Many CI services use an incrementing build number to identify builds. GCB, however, uses a randomly assigned unique identifier, as is common in large scale systems. While this is common and helps make GCB infinitely scalable, it makes it difficult to reason about the relationship between builds.

Since I like to use the CI build number in my Android app versioning, I decided to reimplement this functionality using a simple script and text file stored in a shared location. The idea is simple, each build mounts a shared config folder, reads the version number from a text file, and overwrites that text file with a new version number.

In a highly concurrent build environment there is a chance of collisions, resulting in multiple builds with the same build number, but for my small team and limited builds, this isn’t likely.

This post is part 2 in a series on setting up Google Cloud Build (GCB) for Android developers.

  1. Introducing Google Cloud Build
  2. Incrementing Build Numbers
  3. Saving the Build Cache

The .buildenv Script

The script that I use to increment the build number, in addition to overwriting the original file with the new build number, actually creates a very simple bash script locally that can be used to set a BUILD_NUM environment variable in future build steps.


export CI=true
export BUILD_NUM=43

The reason that I create a bash script for this is in GCB, all build steps are isolated from each other, only sharing the file system. This means that environment variables set in one step won’t be carried to the following steps.

A simple solution is to wrote a script to the file system and let future steps source the script when they start up. In my environment, I’ve taken to calling this script .buildenv.

source .buildenv

Deploying the Docker Container

To save you from having to create your own docker container and script to manage your build numbers, I’ve created a buildnum container in the Android Cloud Build repository.

There are instructions for deploying the container to your own Google Cloud Registry (GCR) for use with GCB in the readme, but as a quick summary, the container can be built using the following GCB command, which will automatically upload it to GCR for you.

gcloud builds submit --config=cloudbuild.yaml

Configuring the Build

The three steps mentioned above, mounting the config folder, getting and incrementing the build number, and saving the updated config file, need to be run sequentially at the beginning of our build process.

The first step, copy_config, uses the gsutil command to copy the contents of the Google Cloud Storage (GCS) bucket to a local shared volume, called config.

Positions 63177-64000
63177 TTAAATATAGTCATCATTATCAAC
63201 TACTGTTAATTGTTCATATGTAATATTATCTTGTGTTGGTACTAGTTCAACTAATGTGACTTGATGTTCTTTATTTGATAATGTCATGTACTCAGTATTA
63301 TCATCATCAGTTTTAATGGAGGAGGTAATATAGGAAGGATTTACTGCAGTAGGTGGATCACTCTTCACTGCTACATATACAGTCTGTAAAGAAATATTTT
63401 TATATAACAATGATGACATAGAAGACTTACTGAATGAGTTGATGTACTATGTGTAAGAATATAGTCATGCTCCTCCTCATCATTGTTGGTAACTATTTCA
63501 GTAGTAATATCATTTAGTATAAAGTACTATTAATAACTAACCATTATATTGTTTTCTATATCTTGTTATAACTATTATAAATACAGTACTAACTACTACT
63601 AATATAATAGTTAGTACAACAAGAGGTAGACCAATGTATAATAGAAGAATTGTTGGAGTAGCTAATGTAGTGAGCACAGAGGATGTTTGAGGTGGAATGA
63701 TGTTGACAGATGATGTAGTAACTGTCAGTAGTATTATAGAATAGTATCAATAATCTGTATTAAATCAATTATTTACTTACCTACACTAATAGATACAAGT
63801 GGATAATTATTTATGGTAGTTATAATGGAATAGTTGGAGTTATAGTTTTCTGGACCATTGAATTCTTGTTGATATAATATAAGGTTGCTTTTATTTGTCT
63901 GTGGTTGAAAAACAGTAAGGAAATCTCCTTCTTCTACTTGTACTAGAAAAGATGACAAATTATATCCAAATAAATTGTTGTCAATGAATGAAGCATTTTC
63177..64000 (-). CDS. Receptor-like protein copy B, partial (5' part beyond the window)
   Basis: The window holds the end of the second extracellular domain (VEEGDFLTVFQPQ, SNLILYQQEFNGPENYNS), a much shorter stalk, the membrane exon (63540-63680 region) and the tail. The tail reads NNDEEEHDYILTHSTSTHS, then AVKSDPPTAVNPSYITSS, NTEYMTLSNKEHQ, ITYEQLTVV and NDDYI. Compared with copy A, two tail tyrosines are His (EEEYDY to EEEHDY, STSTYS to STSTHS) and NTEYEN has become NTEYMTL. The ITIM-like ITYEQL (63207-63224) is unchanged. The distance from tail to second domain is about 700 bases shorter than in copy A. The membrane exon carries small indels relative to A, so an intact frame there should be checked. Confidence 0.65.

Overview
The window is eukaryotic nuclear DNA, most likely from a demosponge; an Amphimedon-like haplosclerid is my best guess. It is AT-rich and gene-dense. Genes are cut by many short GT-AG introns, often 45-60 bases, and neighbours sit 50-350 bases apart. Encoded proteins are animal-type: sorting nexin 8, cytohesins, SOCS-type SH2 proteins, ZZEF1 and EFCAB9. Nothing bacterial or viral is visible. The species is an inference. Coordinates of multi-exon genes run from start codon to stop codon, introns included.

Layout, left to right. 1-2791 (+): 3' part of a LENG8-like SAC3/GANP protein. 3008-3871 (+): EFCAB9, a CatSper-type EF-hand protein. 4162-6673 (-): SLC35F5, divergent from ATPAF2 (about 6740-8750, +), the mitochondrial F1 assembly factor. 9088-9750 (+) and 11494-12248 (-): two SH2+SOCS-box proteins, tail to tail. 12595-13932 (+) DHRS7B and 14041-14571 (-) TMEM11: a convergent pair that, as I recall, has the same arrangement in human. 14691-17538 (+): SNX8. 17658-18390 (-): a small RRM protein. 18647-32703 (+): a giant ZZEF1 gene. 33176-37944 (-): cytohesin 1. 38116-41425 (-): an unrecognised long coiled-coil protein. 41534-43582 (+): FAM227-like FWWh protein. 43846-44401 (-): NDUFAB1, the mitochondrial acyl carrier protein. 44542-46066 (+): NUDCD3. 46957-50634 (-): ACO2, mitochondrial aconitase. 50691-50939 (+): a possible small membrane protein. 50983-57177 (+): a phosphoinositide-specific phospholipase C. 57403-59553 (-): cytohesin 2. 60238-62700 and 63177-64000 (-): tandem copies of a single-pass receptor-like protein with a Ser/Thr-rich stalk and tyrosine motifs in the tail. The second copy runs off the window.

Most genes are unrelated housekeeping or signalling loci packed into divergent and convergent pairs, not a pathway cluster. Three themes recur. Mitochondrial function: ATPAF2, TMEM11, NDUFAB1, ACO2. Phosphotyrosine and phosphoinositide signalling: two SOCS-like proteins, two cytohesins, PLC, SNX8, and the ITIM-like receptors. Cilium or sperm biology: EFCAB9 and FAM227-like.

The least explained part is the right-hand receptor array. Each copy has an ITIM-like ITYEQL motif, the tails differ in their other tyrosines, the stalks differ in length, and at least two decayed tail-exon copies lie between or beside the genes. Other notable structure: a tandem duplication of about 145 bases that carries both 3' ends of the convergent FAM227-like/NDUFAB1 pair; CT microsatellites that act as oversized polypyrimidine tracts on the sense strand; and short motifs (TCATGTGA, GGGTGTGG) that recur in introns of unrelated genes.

- name: ''
  id: copy_config
  waitFor: ['-']
  args: ['rsync', 'gs://${_CONFIG_BUCKET}/', '/config']
  - name: 'config'
    path: '/config'

It’s important to use rsync instead of cp here, as cp will fail if no files exist, which will be the case the first time the build is run.

Also note the waitFor option in this build step. Setting the value to - means that this build step will be run when the build starts, without waiting for any other build steps.

The next step is to run the buildnum script to actually generate and update the build number. This step uses the buildnum container that you previously deployed to your Google Cloud Registry.

- name: '$PROJECT_ID/buildnum'
  id: setup_env
  args: ['/config/buildnum', '.buildenv']
  waitFor: ['copy_config']
  - name: 'config'
    path: '/config'

The buildnum script takes two arguments, the source version file (/config/buildnum), and the destination script (.buildenv). This adds flexibility, allowing you to use different version number tracking for different builds.

In this step we also have to set the waitFor property so that this step is run only after the copy_config step completes.

For the final step, we copy the updated /config/buildnum file back to our config GCS bucket for future builds.

- name: ''
  id: save_config
  args: ['cp', '/config/buildnum', 'gs://${_CONFIG_BUCKET}/buildnum']
  waitFor: ['setup_env']
  - name: 'config'
    path: '/config'

This step waits for the setup_config step to complete so that we have access to the updates buildnum file.

The Graph

To help visualize how these steps fit together in our build, here’s a graph of the build steps. While this is super simple, notice how our general build steps only wait for the setup_env step to complete.

This allows the save_config step, which simply copies the updated config file back to GCB for future builds, to run in parallel with the rest of the build steps and makes the entire build faster.

That’s All

Stay tuned for more recipes to help make Google Cloud Build a really great continuous integration service for your Android apps.